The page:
Russian officials unveiled a new monument to Grand Prince Vladi­mir on Friday in Moscow. (Sergei Karpukhin/Reuters)

Among Vladi­mir Putin’s headaches as he headed into the weekend were an international tug of war over a medieval saint, an infamous revolution he would rather that no one remembered and crowds of angry men calling for his imprisonment.

And you think you had a rough week.

The Russian president, when he is not fighting a proxy war with the United States in Syria or trying to outwit U.S. presidential campaign managers, has a day job that entails keeping together a massive multiethnic country whose 140 million people, 25 years into Russia’s post-Soviet existence, still struggle to find a common message to rally around.

And because there is no serious political opposition, internal dissent, no second-guessing — “Vladimir Putin’s only adviser is Vladi­mir Putin,” says Alexei Venediktov, editor in chief of Ekho Moskvy radio — it falls to the Russian leader to address the problem himself.

National Unity Day is a holiday Russian President Vladimir Putin created in 2005. It restored the long weekend in early November Russians had become accustomed to when the Soviet Union celebrated the Bolshevik Revolution on Nov. 7. The Unity Day holiday commemorates the 1612 defeat of Polish and Cossack invaders by Russians. (David Filipov / The Washington post)

Putin has tried mixing and matching shards of Russia’s fragmented history to create a version his countrymen can embrace while discarding some of the uglier material. He has tried to come up with a “national idea” for them no fewer than three times: After toying with “competitiveness” and “saving people,” earlier this year he told a meeting of regional business leaders that he had settled on “patriotism.” He has publicly asked legislators to define the “Russian nation” by law, although there is confusion about what that means. 

“We don’t really know what it’s going to be,” Ildar Gilmutdinov, head of the legislative committee charged with drafting the bill, acknowledged last week.

A recent poll published by the Russian Public Opinion Research Center found that 44 percent of respondents to the question said the country had found unity, down from 54 percent a year ago.

Then there was Friday’s national holiday, the first day of the three-day weekend in November that used to be reserved in Russia for celebrations of the 1917 Bolshevik Revolution. In 2005, the Kremlin replaced that with National Unity Day, a commemoration of an early 17th-century military victory credited with ending the strife-torn years called the Time of Troubles. It was a way to let Russian people keep their long weekend without the annual reminder that a rabble of commoners can overthrow an autocrat. 

More recently, Unity Day has evolved into an effort to contain and co-opt nationalist sentiment among ethnic Russians, and head off the chance that any of the country’s 190 or so ethnic minorities will spring the kind of separatist ambitions that led to more than a decade of bloodshed in Chechnya.

At first glance, the holiday on Friday went spectacularly: Braving a damp, chilly snow, tens of thousands of marchers moved peacefully through a heavy police presence in central Moscow, waving the Russian tricolor and banners proclaiming “We Are United” and “United We Cannot Be Defeated,” and chanting slogans such as “Motherland! Freedom! Putin!” 

Outside the Kremlin, Putin unveiled a large statue of Grand Prince Vladimir, who according to legend converted eastern Slavs to Orthodox Christianity in 988. He praised his medieval namesake as a farsighted ruler who “laid down a moral foundation that defines our lives to this day.”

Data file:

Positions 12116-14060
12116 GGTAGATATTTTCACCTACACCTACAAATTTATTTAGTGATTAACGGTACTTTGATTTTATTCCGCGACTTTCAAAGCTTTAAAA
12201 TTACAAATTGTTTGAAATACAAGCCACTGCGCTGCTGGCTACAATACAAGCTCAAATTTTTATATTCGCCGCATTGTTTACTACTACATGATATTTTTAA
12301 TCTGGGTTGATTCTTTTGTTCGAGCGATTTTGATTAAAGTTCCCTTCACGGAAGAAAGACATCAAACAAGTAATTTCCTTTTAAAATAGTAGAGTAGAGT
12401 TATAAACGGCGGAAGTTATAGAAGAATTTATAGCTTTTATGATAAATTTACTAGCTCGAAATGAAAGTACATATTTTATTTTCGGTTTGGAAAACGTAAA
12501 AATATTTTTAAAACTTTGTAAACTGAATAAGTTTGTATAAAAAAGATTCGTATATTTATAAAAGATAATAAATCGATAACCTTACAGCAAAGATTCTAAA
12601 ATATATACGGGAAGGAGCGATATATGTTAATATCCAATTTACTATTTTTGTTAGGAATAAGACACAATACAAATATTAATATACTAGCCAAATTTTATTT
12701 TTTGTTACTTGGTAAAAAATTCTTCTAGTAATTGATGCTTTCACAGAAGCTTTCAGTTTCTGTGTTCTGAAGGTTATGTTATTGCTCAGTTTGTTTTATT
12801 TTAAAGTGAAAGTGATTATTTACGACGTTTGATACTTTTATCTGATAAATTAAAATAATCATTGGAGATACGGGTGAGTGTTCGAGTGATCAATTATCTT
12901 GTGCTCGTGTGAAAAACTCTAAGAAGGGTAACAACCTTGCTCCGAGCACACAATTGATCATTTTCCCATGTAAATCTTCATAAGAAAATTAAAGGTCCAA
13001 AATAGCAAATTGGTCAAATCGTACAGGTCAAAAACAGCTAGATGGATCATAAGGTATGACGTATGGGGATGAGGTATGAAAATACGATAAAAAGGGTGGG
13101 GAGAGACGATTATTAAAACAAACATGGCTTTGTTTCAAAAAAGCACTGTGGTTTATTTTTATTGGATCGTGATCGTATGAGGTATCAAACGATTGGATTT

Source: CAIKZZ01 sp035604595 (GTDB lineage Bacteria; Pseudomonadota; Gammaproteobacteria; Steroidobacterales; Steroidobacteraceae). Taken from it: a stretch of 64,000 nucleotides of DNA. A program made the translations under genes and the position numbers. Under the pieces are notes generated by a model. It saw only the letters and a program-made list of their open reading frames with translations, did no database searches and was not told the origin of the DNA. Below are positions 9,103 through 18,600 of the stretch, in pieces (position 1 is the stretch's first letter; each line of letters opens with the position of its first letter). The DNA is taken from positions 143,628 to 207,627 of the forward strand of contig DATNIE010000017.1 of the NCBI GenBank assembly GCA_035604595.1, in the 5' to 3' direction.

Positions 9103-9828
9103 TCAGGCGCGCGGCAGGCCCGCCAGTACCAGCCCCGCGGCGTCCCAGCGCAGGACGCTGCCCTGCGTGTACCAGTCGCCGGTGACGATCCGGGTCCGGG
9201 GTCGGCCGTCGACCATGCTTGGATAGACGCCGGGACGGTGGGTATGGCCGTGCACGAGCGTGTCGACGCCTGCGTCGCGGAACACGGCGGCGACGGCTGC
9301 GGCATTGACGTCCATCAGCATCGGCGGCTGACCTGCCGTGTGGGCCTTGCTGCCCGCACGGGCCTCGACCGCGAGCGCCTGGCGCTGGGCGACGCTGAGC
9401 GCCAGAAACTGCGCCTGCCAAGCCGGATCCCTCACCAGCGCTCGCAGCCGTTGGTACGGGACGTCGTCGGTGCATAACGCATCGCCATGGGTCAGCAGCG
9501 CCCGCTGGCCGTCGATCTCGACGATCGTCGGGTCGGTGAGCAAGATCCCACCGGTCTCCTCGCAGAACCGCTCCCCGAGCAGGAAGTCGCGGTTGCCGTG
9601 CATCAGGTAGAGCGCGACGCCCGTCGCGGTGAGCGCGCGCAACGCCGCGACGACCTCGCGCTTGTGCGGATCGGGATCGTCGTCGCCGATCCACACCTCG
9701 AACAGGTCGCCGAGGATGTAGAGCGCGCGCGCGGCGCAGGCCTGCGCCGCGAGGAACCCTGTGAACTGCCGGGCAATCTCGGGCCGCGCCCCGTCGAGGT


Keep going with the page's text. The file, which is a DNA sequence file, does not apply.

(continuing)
Members of a Russian veterans group called the Combat Brotherhood march through central Moscow as part of Russian National Unity Day celebrations on November 4, 2016 in Moscow, Russia. (David Filipov/The Washington Post)

That brought a rebuke from Ukraine, in conflict with Russia since Moscow seized Crimea in 2014, which sent a tweet reminding the Russians that Prince Vladi­mir — called Volodymyr in Ukrainian — ruled from Kiev, where his statue has gazed over the Dnieper River for generations. 

More worrisome discord on Unity Day was found closer to home, in a southeastern Moscow neighborhood where hundreds of ultranationalists chanted “Glory to the White Race.” One slogan made an allusion to sending Putin to a prison colony in the Far East; another chanted a sinister response to the more benign slogan repeated downtown: “Blood, fatherland, faith.” Grim riot police with batons kept the crowd in control; authorities agreed to allow the protest just before Unity Day, fearing an unsanctioned rally might get violent.

“There’s this sense that this holiday hasn’t taken root,” was the deadpan comment of Russia-24 TV analyst Peter Lidov. “Something is missing.”

Putin is not the first Kremlin leader to try, and fail, to come up with a miracle pill for unification.

In the dying days of the Soviet Union, Mikhail Gorbachev tried to consolidate the country with his idea of socialism “with a human face.” Boris Yeltsin made anti-Communism his rallying cry until the Communists were gone; then he told Russia’s regions to “take as much sovereignty as you can swallow,” which led to years of conflict in Chechnya. Yeltsin’s most loyal newspaper then held a contest, but no one came up with a Russian slogan that stuck like, say, “the American Dream.”

In a way, Putin has come the closest to that. The English word “Russian” is actually the translation of two distinct concepts: “Russky,” which refers to ethnic Russians; and “rossiisky,” which is in the formal Russian name for the country and refers to the nation as a whole, similar to what many Americans mean when they say “Americans.”

On National Unity Day, when Putin took that concept for a spin, handing out the first-ever medals for service to the rossiisky nation, other people started saying it.

So there’s that.